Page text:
left: Suzuki GT 750 Water buffalo from 1973, Water-cooled three-cylinder two-stroke engine
right: Kawasaki 750 H2 “Mach IV” from 1973, Air-cooled three-cylinder two-stroke engine
BMW believed also in motorbikes. 1969 presented the Bavarians the new 5 Boxer models. At the same time the motorbike production moved from Munich to Berlin-Spandau. Pioneering spirit and team spirit made the work climate at the Spree and then it was usual in the motorbike scene to discuss a lot what you can improve. The Berlin people did not have any voice. Construction, development and tests of the BMW motorbikes stayed in Munich. In Berlin we had a further motorbike producer in Berlin, the boat engine producer König. At that time this small business built sensational races. Ernst Milarch responsible for the constructin in the BMW mill followed the racing activities from Dieter König with great respect. The fan of the two-stroke met the owner Dieter König several times and had 1972 the crazy idea to build the water-cooled four-cylinder two-stroke boxer engine in the new serial BMW R90/6. The both two-stroke experts were convinced: the skill of the Japanese had the people in Berlin long time ago. The site supervisor Ernst Milarch presented this business idea to the general manager Prof. Kramm of the BMW group. He was interested in this proposal and after getting the okay from Munich the general manager Mr. Kramm gave the green light.
left pic: First BMW with four-cylinder two-stroke boxer engine! (photo: archive Biedermann)
Martin Biedermann, responsible for the painting and Horst Wall, responsible for the maintenance were two very engaged and competent collaborators. They discussed, constructed and screwed only after quitting time. They agreed very quickly about their “Private fun”. They intended to built the 350er in the sport engine, the 500er four-cylinder two-stroke boxer motor in the touring bike. The R90 frames were sawed and extended with pipe fittings of about 60 mm. The König boxer engine was mounted with an intermediate adapter to the BMW gear. This was important due to the fact that most of the different components beside the engine and the ancillary units of the BMW R90/6 shall be maintained. The main challenge was to adapt the high ambitious racing gears by new exhaust systems, carburetor and air-filter housing on the public road traffic. The boat engines running with methanol were only constructed for top performance. The 350er aggregate achieved 95 horsepower and the 500er engine 150 PS by the way. Instead of a rotary slide valve powered by the gear belt, Yamaha membrane valves had been taken. The team decided to use a Solex-electrical twin carburetor for the mixture control. For the both street bikes we had a great result: the 350er sport achieved 50 hp, the touring version 67 hp. Not even the dreaded 500er Kawasaki “Mach III” had such a great power.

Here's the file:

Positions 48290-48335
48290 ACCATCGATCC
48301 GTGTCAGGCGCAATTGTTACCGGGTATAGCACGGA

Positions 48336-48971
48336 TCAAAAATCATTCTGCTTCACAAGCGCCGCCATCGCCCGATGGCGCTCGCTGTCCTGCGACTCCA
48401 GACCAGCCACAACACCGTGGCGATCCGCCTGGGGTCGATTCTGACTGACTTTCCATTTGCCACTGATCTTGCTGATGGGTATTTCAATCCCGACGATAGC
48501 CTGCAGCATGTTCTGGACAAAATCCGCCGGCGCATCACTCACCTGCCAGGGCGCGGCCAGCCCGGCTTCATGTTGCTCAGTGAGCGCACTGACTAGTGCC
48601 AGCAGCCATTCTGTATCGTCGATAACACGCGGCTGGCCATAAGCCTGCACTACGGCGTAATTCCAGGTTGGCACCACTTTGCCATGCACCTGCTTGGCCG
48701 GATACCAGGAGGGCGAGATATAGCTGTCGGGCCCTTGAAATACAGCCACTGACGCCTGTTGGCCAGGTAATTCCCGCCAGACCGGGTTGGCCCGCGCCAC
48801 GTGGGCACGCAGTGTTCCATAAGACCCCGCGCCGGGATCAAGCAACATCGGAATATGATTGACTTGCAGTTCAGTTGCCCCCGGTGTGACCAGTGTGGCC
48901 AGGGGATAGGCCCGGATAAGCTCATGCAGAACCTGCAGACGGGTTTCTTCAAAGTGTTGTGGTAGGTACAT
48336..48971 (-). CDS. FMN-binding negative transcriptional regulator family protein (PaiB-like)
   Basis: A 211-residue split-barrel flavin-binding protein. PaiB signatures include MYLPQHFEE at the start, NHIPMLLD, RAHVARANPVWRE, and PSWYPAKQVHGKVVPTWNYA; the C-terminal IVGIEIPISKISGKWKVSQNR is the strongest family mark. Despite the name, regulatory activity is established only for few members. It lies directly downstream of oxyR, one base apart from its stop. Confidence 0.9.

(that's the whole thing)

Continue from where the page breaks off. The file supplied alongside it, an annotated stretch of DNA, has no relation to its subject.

left: It is done - Martin Biedermann, Ernst Milarch, Horst Wall (Photo: archive Biedermann) right: Prototype 350er BMW König Sport - Ernst Milarch on the test run (Photo: archive Biedermann)
After around one year both prototypes were ready 1973. Biedermann, Milarch and Wall, named “BMW” were proud to present their dream bikes to an official delegation in Munich. The people of the development department and the Managing Board were very surprised, but were not convinced: “ A four-stroke boxer engine belongs to a BMW like the Bavarian veal sausage belongs to a pretzel”, was the opinion of all. The BMW König had never been built as a mass production. But everybody of the “BMW team” got a silver watch.
left: König BMW 500 Touring - The 500er Touring was taken by Porsche expert Hans-Georg Krage right: König BMW 350 sport - The 350er sport is now in the boat engine factory of Dieter König. (photo: archive Krage)
König in the racing - 100 % Made in Germany
König racing engine with four-cylinder two-stroke boxer engine Dieter König was an allround genius. He was constructor and powerboat driver with world champion in personal unit. 1970 was the first time when you talked about the real König race engine when the unforgotten New Zealander Kim Newcombe entered in the company as constructor and company’s race driver. Until mid of the seventies more than 100 König race engines for solo and twin motor bikes had been built. In national and international street championships many titles had been won. 1973 Kim Newcombe was vice-world champion in the 500er class, 1975 and 1976 Rolf Steinhausen won with his assistant driver Josef Huber the team world champion.
left: Kim Newcombe assembled the 500er racer
left: Kim Newcombe on the 500er König factory racer (photo: mill) middle: Top-restored König racer in the oldtimer racing sport. right: König – racing team